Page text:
Even if these weapons got some kind of FANTASTIC ability when you upgrade them all the way, I can't tell. The game's upgrade system is so poorly explained in-game that I ended up looking up a guide to find out how to upgrade items most efficiently. It's not worth leveling up this "Enfeeblement" staff to see if it evolves into The Godlike Killing Staff of Pure Death if I could just upgrade the "Better Healing" staff and beat the entire game without changing it.

I love checkpoints!

The checkpoints in Final Fantasy XIII are fantastic. Since nearly every battle includes the very real possibility of you getting your ass blasted off in seconds, they checkpoint the heck out of this game. Failed a battle against one of those Behemoth guys because he stood up halfway through and decided to kill you in one shot? You get a retry right on the spot which spawns you outside of the battle and gives you time to change your tactics. I've played plenty of RPGs where you would get kicked out to THE MAIN MENU after losing a battle and have to retry from the last save point, which means you could be losing a ton of progress. I hate that. You might say it's "too easy" but I don't care if it makes the game more enjoyable. I love checkpoints.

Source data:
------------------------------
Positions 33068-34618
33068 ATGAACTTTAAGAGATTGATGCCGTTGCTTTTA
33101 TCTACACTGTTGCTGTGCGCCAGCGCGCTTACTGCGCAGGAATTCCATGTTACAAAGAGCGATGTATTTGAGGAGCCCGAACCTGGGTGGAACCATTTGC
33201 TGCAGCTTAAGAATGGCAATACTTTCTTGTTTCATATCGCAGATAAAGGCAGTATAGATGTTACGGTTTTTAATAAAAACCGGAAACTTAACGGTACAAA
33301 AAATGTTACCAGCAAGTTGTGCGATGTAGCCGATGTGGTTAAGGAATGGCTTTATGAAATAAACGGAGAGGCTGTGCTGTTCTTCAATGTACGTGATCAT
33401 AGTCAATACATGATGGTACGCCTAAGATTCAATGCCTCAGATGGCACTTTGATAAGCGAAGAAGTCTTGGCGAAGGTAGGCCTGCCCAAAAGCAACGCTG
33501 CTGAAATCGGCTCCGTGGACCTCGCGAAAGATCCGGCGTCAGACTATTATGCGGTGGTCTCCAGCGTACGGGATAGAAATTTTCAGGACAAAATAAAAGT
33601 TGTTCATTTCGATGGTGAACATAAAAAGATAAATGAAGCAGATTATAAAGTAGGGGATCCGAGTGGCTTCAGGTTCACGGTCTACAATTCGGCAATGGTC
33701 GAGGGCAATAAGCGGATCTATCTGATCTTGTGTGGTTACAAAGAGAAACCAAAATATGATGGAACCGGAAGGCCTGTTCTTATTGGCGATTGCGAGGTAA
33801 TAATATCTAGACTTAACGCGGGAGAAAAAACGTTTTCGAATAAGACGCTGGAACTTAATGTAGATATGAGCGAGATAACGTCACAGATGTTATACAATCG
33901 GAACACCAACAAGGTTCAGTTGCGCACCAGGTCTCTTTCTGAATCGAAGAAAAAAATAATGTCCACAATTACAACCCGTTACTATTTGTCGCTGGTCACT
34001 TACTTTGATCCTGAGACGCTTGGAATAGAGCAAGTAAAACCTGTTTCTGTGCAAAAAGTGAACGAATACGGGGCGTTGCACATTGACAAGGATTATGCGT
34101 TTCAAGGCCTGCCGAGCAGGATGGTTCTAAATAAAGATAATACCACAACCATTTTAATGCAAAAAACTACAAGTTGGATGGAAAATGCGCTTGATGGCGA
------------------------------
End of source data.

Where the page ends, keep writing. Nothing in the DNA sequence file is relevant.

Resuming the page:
Caring about characters = caring about the game.

I REALLY didn't care about the main cast of Final Fantasy XIII, and I can't quite put my finger on why. Maybe because of all the melodrama? The frequent switching of perspectives? The long cutscenes where they continually reiterate their motivation and major plot points so often that I just stopped paying attention? Either way, I didn't care about what happened to these people and it really hurt my enjoyment of the game as a whole. The battling is fine, but in a story driven game, good pacing and writing are just as important as the gameplay. I didn't care about the story of Final Fantasy XIII, and it greatly diminished my desire to finish it. But it was only $10...

Good post-game content is crucial.

When I play a game, I try to get the most out of it. It's a bummer finishing a game and having nothing to do afterwards but start a new one, even if it is a New Game+ with added features. Final Fantasy XIII unlocks a ton of cool things after you beat it. New missions, new areas to explore, and the opportunity to raise all your characters to their maximum potential. New Game+ is cool, but I think I like post-game additions in RPGs even more.

I hate not having fast travel in a large world.